Launching satellites from launchpads is cool and everything, but if DARPA has its way the military could soon be launching small satellites from airliners, granting the Pentagon the ability to put satellites aloft from virtually any airfield and at a fraction of the cost.
A controversial piece of facial recognition technology (and a PopSci “Best of What’s New 2010” alum) is rolling out in police stations across the country this fall, and naturally not everyone is happy about it.
The reason most laser systems aren’t practical for jobs outside of the lab--things like missile defense or interstellar empire building--is because of their low efficiency and high maintenance. Powerful lasers are by nature big lasers requiring a lot of per unit input per unit of output, and they tend to need highly controlled conditions to function consistently and flawlessly.
Hacks, cyber strategies, international cyber squads--we could just go ahead and dub this the “summer of cyber,” and it’s not even mid-June. On the heels of some high-profile hacks (including one at Lockheed Martin), a terse exchange between Google and China following a Gmail breach, and the U.S. DoD declaring that cyber attacks can be considered an act of war, NATO has now said it will develop a special cyber force.
Yet another wrinkle in the ongoing flood of cyber security stories emerging over the past couple of weeks: RSA Security--maker of those little keychain tokens that generate constantly changing passwords for users logging into secure networks--is offering increased security monitoring and the complete replacement of SecurID tokens to nearly all of its customers after evidence emerged that the recent cyber attack on Lockheed Martin was perpetrated in part using data stolen from RSA.
Of all the DARPA projects we follow here at PopSci--and regular readers know that we follow a lot of them--perhaps none has been quite so fascinating as the Nano Air Vehicle (NAV) program, a.k.a. the robotic hummingbird, which culminated earlier this year in a working prototype.
By Joshua Saul
Posted 05.20.2011 at 11:03 am 7 Comments
In 2006, Darpa, the Department of Defense’s R&D arm, commissioned AeroVironment, a company specializing in remote aircraft, to create an unmanned aerial vehicle (UAV) small enough to fly through an open window. AeroVironment had already built the 4.5-foot-wingspan Raven, which first saw combat over Afghanistan in 2003, but making a UAV so much smaller took five years and 300 different wing designs.
Reporting from the Special Operations Forces Industry Conference in Tampa, Danger Room got some hands-on time with a technology that may or may not have been used in the raid on Osama bin Laden’s Abbottabad compound.
Explosives detection is a hot place for progressive science right now. One Colorado State researcher is breeding plants that change colors when certain molecules come in contact with them, and others are modeling chemical sensors on everything from butterfly wings to frog eggs. Now MIT may have trumped them all with a carbon nanotube and bee venom-based sensor that can detect explosives at the highest resolution: a single molecule.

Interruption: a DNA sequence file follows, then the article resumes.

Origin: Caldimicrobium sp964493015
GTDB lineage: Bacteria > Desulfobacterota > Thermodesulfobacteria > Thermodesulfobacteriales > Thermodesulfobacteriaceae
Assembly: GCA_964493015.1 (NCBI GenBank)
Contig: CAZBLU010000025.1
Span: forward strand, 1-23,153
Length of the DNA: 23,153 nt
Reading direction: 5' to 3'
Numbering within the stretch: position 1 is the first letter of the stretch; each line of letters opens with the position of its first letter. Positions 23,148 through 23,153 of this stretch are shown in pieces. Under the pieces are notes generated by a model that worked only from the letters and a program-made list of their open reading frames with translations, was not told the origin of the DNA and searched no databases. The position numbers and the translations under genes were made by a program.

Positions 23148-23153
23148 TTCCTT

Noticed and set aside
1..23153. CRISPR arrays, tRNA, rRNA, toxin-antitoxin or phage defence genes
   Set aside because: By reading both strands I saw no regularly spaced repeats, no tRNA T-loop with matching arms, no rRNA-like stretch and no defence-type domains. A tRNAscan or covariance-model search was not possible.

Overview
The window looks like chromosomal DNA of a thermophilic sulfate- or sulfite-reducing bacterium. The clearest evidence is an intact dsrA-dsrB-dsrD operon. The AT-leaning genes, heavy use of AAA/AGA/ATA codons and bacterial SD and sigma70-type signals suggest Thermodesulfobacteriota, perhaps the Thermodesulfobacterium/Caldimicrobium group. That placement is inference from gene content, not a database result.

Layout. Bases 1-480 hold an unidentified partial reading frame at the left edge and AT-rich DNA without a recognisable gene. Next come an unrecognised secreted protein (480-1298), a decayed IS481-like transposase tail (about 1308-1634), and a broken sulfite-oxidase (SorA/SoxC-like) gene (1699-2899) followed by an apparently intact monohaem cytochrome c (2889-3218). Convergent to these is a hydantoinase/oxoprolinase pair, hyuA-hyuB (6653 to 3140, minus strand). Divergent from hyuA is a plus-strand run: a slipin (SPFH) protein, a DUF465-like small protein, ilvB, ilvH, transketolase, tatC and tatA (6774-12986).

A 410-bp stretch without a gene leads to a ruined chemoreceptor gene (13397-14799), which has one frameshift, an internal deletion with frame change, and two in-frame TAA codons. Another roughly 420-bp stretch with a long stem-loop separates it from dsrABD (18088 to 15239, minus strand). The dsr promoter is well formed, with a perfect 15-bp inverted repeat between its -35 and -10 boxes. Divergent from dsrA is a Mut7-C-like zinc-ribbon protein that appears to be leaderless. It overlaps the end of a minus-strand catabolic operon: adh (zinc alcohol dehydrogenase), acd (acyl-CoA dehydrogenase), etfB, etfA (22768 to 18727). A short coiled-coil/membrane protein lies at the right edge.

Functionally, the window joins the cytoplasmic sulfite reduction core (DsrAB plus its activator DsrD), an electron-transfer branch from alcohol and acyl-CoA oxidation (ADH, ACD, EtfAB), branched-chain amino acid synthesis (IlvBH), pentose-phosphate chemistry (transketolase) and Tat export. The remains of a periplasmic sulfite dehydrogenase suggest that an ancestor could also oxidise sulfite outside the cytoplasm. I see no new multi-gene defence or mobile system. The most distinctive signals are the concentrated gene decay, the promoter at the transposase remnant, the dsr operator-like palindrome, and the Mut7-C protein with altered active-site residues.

Though Homeland Security is scrapping its color coded terror alert system, researchers at Colorado State University are working to make green the color of anti-terror vigilance. Biologists there have developed plant proteins capable of screening the air for hints of dangerous substances, including those given off by nearby explosives.
All of a sudden it was there, but then like any good stealth aircraft it vanished. Now the “Beast of Kandahar” has resurfaced in new photos, spurring aviation and defense wonks to once again speculate about the function and purpose of such a stealthy-looking unmanned aerial system.
It’s unclear which is the bigger news coming out of the Office of Naval Research; the fact that the Navy’s Free Electron Laser (FEL) program has demonstrated an injector capable of producing the necessary electrons to fuel a megawatt-class laser beam, or the fact that a next-generation future weapon under development by the military is months ahead of schedule. Both are good news for the Navy, which might begin lasing threats out of the sky sooner than it anticipated.
Dogs are smart, and they possess both instinctual and physical abilities to recognize and negotiate obstacles that in many cases surpass the abilities of humans. They are also easily distracted and not always the best at evaluating a situation and making decisions based on shifting circumstances. So researchers at Auburn University have created a new system that lets handlers to guide dogs remotely through a software system that translates commands into auditory and tactile stimuli.
Tank camouflage has come a long way since the good old days of painting them green and slapping a white star on the side. British defense tech firm BAE Systems is developing an active “e-camouflage” system that will employ a form of electronic ink to project imagery of a vehicles surrounding terrain, rendering the vehicle somewhat invisible to potential attackers.
When pictures circulated yesterday showing China’s “secret” stealth jet taking flight, there was speculation the photos could be fake. Not anymore. Aside from Chinese President Hu Jintao’s confirmation to U.S. Defense Secretary Robert Gates that the J-20 has indeed conducted its first test flight, video of the maiden voyage has surfaced as well.
Five amazing, clean technologies that will set us free, in this month's energy-focused issue. Also: how to build a better bomb detector, the robotic toys that are raising your children, a human catapult, the world's smallest arcade, and much more.